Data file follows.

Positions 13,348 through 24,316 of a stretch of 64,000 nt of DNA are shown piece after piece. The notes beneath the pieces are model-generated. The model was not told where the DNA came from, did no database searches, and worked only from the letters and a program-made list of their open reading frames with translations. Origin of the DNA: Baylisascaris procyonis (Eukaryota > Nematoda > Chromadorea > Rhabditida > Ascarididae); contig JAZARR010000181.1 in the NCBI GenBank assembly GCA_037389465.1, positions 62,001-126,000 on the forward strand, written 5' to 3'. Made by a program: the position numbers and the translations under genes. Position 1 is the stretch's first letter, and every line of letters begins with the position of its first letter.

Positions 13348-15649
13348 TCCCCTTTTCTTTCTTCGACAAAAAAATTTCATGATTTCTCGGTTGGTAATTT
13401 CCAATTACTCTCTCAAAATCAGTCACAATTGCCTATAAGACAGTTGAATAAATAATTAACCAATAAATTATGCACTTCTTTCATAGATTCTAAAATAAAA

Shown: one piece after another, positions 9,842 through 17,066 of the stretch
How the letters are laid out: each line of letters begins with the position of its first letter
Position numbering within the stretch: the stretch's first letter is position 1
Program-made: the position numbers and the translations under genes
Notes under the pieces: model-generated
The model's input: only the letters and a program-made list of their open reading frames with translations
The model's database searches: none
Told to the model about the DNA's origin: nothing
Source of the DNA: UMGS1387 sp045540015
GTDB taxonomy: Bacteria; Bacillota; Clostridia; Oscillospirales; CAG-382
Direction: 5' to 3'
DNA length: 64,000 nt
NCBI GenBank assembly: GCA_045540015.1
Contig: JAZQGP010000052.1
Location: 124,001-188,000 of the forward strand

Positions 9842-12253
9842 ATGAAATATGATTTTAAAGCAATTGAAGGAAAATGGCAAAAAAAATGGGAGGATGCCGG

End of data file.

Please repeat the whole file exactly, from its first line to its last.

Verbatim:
Positions 13,348 through 24,316 of a stretch of 64,000 nt of DNA are shown piece after piece. The notes beneath the pieces are model-generated. The model was not told where the DNA came from, did no database searches, and worked only from the letters and a program-made list of their open reading frames with translations. Origin of the DNA: Baylisascaris procyonis (Eukaryota > Nematoda > Chromadorea > Rhabditida > Ascarididae); contig JAZARR010000181.1 in the NCBI GenBank assembly GCA_037389465.1, positions 62,001-126,000 on the forward strand, written 5' to 3'. Made by a program: the position numbers and the translations under genes. Position 1 is the stretch's first letter, and every line of letters begins with the position of its first letter.

Positions 13348-15649
13348 TCCCCTTTTCTTTCTTCGACAAAAAAATTTCATGATTTCTCGGTTGGTAATTT
13401 CCAATTACTCTCTCAAAATCAGTCACAATTGCCTATAAGACAGTTGAATAAATAATTAACCAATAAATTATGCACTTCTTTCATAGATTCTAAAATAAAA

Shown: one piece after another, positions 9,842 through 17,066 of the stretch
How the letters are laid out: each line of letters begins with the position of its first letter
Position numbering within the stretch: the stretch's first letter is position 1
Program-made: the position numbers and the translations under genes
Notes under the pieces: model-generated
The model's input: only the letters and a program-made list of their open reading frames with translations
The model's database searches: none
Told to the model about the DNA's origin: nothing
Source of the DNA: UMGS1387 sp045540015
GTDB taxonomy: Bacteria; Bacillota; Clostridia; Oscillospirales; CAG-382
Direction: 5' to 3'
DNA length: 64,000 nt
NCBI GenBank assembly: GCA_045540015.1
Contig: JAZQGP010000052.1
Location: 124,001-188,000 of the forward strand

Positions 9842-12253
9842 ATGAAATATGATTTTAAAGCAATTGAAGGAAAATGGCAAAAAAAATGGGAGGATGCCGG